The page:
During the evolution of life, there have been several transitions in which individuals began to cooperate, forming higher levels of organization, and sometimes losing their independent reproductive identity. For example, multicellularity and insect societies evolved independently multiple times. Several factors that confer evolutionary advantages on higher levels of organization have been proposed. In this paper we highlight one additional factor: the sharing of information between individuals. Information sharing is not subject to the intrinsic conservation laws that characterize the sharing of physical resources. A simple model will illustrate how information sharing can result in aggregates in which the individuals both receive more information about their environment and pay less for it. This may have played a role in the evolution of higher levels of organization.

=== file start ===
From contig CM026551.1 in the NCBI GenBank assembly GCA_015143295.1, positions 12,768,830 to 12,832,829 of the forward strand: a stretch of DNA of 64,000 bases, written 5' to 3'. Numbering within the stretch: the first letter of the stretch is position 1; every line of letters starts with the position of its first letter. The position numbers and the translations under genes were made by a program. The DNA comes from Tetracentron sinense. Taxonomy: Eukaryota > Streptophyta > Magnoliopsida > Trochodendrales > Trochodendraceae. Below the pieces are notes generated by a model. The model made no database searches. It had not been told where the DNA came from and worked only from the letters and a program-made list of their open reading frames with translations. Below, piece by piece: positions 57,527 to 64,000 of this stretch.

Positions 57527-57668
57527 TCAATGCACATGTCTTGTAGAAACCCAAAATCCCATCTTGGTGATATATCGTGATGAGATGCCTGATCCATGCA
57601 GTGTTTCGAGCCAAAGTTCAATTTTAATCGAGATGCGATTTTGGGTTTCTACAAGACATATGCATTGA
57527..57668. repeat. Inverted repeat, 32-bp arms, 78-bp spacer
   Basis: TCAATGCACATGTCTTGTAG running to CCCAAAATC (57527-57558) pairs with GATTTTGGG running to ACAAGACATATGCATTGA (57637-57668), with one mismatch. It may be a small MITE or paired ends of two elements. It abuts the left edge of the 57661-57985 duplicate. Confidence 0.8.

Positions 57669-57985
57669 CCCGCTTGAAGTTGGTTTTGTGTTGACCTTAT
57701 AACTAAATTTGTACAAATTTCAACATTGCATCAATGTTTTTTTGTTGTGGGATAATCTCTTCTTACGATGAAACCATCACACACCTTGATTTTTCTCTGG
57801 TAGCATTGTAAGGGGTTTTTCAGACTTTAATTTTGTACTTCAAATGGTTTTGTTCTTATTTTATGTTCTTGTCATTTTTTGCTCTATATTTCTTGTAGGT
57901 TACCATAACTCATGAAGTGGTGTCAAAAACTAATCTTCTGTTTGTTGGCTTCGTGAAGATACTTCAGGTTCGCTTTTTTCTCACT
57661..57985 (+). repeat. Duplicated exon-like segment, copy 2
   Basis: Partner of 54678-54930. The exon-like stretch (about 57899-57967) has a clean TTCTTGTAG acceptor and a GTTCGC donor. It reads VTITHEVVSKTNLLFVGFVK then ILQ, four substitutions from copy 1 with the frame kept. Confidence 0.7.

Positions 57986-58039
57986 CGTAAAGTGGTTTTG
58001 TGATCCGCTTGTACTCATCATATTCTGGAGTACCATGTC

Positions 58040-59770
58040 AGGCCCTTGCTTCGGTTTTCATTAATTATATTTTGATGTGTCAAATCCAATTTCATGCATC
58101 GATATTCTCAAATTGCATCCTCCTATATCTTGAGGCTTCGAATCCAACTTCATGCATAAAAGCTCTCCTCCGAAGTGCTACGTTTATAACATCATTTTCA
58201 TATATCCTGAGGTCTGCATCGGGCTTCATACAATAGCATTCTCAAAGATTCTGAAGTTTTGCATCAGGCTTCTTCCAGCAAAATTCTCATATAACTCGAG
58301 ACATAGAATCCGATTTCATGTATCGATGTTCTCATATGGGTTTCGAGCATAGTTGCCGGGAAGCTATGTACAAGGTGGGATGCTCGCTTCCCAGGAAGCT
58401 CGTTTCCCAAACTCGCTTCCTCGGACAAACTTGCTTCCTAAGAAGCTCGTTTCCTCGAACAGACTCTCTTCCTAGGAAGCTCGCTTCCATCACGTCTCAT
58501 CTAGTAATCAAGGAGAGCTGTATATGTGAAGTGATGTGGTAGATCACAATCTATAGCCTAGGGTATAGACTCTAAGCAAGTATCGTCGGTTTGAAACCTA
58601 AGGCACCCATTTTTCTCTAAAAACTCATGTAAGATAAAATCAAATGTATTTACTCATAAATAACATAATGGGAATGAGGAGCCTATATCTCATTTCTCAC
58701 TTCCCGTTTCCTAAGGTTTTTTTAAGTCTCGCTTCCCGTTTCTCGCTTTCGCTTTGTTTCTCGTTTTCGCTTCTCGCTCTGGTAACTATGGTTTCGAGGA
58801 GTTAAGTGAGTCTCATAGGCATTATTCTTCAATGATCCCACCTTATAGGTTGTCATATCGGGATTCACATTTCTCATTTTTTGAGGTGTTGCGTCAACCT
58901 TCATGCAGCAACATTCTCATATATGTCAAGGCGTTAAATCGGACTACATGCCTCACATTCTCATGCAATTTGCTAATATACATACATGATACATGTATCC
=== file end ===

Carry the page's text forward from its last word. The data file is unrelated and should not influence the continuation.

|Number of pages||7|
|Journal||Proceedings of the Royal Society B: Biological Sciences|
|State||Published - 7 Jul 2000|
- Information sharing
- Public goods